Best wishes
NS

Dr.N.Subramanian,Ph.D.,F.ASCE, M.ACI,

Consulting Structural Engineer
Maryland, USA

See my books at: www.multi-science.co.uk/subramanian-book.htm
www.oup.co.in/search_detail.php?id=144559





--- On Thu, 1/1/09, rbchopda wrote:    
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ravee
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PostPosted: Fri Jan 02, 2009 9:05 am    Post subject: Cost implications between RC slab and Flat /PT slab Reply with quote

Dear Sir
Can I have a copy of the mentioned Paper, I’ve been googling for quite some time to download.


From: drnsmani [mailto:forum@sefindia.org]
Sent: Thursday, January 01, 2009 10:29 PM
To: econf@sefindia.org
Subject: [ECONF] Re: Cost implications between RC slab and Flat /PT slab



Dear Mr. Chopda,

In countries like USA, where labour costs are high, simplification of form work results in low labour costs and minimum construction time. When you consider the total cost you have to take into account many factors including cost of materials, cost of labour, cost of formwork, maintenance cost, etc. The cost of the particular system is also dependent on the selected span. For longer spans (say 25-30 feet) PT flat slabs will be more economical than any other slab system.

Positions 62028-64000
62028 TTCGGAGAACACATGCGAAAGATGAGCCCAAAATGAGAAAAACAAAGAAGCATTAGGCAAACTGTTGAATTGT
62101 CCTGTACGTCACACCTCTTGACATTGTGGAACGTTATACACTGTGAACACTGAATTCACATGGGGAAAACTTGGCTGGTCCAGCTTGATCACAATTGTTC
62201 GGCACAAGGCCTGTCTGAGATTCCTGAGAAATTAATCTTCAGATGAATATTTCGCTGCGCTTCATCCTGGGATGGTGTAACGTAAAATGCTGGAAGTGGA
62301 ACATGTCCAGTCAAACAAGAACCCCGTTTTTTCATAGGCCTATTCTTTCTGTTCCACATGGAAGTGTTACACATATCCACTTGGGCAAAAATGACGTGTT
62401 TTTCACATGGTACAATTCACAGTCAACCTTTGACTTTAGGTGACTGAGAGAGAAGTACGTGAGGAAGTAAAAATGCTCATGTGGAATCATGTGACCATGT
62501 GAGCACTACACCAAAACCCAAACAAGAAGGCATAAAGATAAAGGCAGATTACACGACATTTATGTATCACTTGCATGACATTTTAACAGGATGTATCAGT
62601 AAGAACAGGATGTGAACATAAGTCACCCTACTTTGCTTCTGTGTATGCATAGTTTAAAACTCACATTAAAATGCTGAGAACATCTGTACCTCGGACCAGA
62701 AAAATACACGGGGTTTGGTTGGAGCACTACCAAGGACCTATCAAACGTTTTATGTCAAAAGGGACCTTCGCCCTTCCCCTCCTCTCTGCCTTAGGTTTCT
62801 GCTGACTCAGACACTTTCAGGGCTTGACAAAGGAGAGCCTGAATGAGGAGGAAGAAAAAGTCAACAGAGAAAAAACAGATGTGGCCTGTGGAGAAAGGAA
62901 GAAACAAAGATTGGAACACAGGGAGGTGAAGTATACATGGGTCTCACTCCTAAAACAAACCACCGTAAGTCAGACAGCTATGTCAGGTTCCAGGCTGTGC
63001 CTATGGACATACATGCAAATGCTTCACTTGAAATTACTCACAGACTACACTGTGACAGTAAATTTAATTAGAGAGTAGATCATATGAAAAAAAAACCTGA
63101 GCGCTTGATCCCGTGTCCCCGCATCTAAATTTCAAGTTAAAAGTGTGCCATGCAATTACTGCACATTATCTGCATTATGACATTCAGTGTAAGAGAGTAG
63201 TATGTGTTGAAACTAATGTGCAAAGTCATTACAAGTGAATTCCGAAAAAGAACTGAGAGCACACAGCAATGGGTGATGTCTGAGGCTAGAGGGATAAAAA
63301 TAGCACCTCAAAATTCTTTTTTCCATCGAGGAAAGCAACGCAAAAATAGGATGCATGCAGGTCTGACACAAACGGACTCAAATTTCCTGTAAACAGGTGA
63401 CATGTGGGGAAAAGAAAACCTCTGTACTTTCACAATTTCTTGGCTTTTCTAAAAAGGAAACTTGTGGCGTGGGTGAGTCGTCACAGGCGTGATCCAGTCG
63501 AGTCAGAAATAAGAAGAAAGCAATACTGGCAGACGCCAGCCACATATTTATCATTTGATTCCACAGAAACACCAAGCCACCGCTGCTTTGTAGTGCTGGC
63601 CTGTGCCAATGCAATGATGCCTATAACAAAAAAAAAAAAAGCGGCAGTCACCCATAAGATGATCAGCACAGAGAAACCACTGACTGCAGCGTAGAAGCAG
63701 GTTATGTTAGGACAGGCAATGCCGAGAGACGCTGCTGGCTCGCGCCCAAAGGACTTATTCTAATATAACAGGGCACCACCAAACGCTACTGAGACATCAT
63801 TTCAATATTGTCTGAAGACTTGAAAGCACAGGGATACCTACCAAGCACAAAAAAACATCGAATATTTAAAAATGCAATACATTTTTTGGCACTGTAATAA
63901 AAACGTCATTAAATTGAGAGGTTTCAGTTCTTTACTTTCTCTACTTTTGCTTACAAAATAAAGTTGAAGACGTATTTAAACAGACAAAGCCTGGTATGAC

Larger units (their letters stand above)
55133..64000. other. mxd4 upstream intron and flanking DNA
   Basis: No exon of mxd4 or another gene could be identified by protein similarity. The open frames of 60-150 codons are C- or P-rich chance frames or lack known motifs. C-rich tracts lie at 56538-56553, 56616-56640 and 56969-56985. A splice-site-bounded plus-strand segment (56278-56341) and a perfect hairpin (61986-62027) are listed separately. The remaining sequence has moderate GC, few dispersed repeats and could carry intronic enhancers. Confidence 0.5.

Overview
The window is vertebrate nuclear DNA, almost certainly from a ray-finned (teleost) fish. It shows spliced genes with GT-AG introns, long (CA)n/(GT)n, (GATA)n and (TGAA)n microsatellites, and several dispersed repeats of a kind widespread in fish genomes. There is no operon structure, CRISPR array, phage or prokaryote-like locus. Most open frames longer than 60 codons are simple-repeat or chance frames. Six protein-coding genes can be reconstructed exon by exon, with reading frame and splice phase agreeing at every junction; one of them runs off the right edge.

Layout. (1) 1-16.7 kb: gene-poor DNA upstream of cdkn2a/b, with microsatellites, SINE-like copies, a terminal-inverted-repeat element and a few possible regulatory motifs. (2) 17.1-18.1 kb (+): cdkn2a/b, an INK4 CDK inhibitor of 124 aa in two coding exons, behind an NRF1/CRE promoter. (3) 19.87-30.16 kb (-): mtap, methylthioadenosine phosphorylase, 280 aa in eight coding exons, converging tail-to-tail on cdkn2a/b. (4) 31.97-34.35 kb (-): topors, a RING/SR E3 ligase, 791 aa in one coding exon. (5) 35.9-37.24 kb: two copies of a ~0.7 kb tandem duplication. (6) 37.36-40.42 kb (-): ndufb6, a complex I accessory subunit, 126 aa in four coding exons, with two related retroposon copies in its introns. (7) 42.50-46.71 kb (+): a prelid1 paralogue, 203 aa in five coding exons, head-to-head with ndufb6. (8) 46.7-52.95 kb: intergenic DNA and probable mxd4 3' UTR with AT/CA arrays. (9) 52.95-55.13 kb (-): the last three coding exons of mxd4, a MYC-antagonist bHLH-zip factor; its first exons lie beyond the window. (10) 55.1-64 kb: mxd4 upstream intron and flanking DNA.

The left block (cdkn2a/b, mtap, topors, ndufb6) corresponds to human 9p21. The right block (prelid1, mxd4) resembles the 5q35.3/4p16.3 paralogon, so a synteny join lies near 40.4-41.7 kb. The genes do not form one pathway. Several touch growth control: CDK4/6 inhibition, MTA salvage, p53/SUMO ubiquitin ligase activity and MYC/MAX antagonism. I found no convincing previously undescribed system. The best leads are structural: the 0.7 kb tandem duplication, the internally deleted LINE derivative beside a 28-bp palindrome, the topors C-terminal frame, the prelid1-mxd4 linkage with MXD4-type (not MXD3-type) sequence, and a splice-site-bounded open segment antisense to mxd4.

More deatails about the ecnomics of slab systems is given in the following paper:
Fintel, M., and Ghosh, S.K., Economics of Long span concrete slab systems for office buildings- A Survey, Concrete International, Feb. 83, pp.21-34

Best wishes
NS

Dr.N.Subramanian,Ph.D.,F.ASCE, M.ACI,

Consulting Structural Engineer
Maryland, USA

See my books at: www.multi-science.co.uk/subramanian-book.htm
www.oup.co.in/search_detail.php?id=144559





--- On Thu, 1/1/09, rbchopda wrote:    
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Dr. N. Subramanian
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PostPosted: Mon Jan 05, 2009 3:39 am    Post subject: Re: Cost implications between RC slab and Flat /PT slab Reply with quote

Please send your email ID so that I may send it to you.
Best wishes  Very Happy
NS
[quote="ravee"]Dear Sir
Can I have a copy of the mentioned Paper, Iíve been googling for quite some time to download.